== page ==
OHIO SUPREME COURT FINDS THAT TAXPAYER PROPERLY INVOKED CONTINUING COMPLAINT JURISDICTION
Novita Industries L.L.C. v. Lorain Cty. Bd. of Revision, Slip Opinion No. 2018-Ohio-2023.
The Ohio Supreme Court found that the property owner properly invoked the continuing complaint jurisdiction of the board of revision. In this case, the taxpayer filed a complaint seeking to reduce the value of its property, an industrial property, for tax year 2009.
In the initial complaint, the taxpayer sought a reduction in value based upon its recent purchase in June 2009. The BOR retained the auditor’s original valuation for tax year 2009 and Novita appealed. During the pendency of the 2009 complaint, Lorain County reappraised the property for tax year 2012 at a value of $1,647,310. On April 15, 2014, the BTA issued a decision for the 2009 tax year finding that the value should be adjusted to the sale price. In July 2014 Novita filed a request with the BOR to take jurisdiction over tax years 2012-2014. The BOR held a hearing on the continuing complaint and concluded that the law did not permit the carryover of value. Novita appealed the BOR decision on the continuing complaint to the BTA and presented an appraisal. The BTA adopted the appraiser’s valuation for 2012 and 2013, but determined it lacked jurisdiction to find value for 2014. On appeal the Court held that Novita’s request was properly submitted to the BOR by including the BTA decision on its 2012 letter requesting a hearing and the BTA erred by not taking jurisdiction over tax year 2014.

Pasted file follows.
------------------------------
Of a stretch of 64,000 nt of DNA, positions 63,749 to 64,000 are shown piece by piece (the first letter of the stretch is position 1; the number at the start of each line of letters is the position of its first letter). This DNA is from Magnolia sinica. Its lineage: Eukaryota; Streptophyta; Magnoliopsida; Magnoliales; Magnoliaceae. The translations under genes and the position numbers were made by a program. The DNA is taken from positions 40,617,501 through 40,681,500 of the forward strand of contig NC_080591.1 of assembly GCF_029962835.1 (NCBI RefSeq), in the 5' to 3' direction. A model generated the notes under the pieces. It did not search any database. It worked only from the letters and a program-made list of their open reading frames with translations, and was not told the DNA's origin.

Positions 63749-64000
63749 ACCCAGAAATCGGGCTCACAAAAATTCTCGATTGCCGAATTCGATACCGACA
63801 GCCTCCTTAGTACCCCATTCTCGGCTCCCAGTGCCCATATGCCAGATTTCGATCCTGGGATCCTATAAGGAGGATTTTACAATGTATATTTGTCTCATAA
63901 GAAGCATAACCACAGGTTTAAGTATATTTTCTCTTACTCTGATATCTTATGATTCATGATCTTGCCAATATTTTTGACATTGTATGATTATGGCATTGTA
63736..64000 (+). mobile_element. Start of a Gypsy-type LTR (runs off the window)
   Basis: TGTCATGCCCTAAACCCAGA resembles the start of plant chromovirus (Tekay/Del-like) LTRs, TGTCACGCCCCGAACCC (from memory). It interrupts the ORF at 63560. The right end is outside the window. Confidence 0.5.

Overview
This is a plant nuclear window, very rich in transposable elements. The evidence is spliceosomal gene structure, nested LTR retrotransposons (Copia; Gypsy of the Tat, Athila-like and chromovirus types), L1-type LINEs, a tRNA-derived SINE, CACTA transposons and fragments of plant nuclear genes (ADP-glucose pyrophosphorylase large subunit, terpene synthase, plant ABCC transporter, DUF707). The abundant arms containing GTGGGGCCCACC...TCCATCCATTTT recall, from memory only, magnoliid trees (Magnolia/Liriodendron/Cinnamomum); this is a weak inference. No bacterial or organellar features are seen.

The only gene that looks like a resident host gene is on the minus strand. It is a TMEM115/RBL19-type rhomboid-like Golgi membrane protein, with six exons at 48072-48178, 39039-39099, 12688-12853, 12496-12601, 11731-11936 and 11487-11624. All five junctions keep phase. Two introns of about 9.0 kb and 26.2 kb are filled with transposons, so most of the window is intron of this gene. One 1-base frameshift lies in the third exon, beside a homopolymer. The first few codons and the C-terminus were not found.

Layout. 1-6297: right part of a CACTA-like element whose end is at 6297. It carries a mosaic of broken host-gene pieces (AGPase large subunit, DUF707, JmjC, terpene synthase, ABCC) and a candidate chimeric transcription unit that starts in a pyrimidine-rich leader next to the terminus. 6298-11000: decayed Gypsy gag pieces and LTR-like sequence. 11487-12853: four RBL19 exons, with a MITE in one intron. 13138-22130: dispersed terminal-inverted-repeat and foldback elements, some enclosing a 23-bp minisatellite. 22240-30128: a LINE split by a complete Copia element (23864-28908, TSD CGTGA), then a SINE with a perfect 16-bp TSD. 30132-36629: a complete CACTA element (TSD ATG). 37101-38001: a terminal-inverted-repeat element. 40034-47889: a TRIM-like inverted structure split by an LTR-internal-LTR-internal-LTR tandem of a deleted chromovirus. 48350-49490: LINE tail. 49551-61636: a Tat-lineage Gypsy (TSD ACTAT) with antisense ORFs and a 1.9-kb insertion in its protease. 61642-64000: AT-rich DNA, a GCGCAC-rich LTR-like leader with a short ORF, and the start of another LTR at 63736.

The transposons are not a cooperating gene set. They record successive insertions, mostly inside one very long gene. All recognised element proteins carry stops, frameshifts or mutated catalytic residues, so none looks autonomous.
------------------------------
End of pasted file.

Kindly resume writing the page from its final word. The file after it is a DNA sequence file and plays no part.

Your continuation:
NORTH CAROLINA PROPERTY TAX COMMISSION FINDS COUNTY OVERVALUED SHOPPING MALL PROPERTY
Shelby Mall LLC v. Cleveland County Board of Equalization and Review, Case No. 16 PTC 0452.
The North Carolina Property Tax Commission ruled that Cleveland County overvalued a local shopping mall. The commission found that the mall should be valued near $8.2, instead of the $12 million, as determined by Cleveland County. At hearing the mall owners presented the testimony of the management company and an appraiser. Both witnesses opined to values based upon the income approach to value. The county also presented an appraiser, who also utilized the income approach to value. The commission found that the mall owners provided convincing evidence that the board’s value exceeded the true value of the property. The commission further found that the mall owner rebutted the presumption of correctness by presenting evidence that the county’s assessment substantially exceeded its true value.
While the commission did not adopt the values asserted by any of the witnesses for either party, it determined that the county appraiser’s revised net operating income was most appropriate after reviewing all of the witnesses’ estimates. Finally, the commission determined an appropriate capitalization rate based upon the survey information from the parties, finding that the overlapping survey data supported a capitalization rate in the middle at 13%. Utilizing this capitalization rate the commission found value at $8,212,893.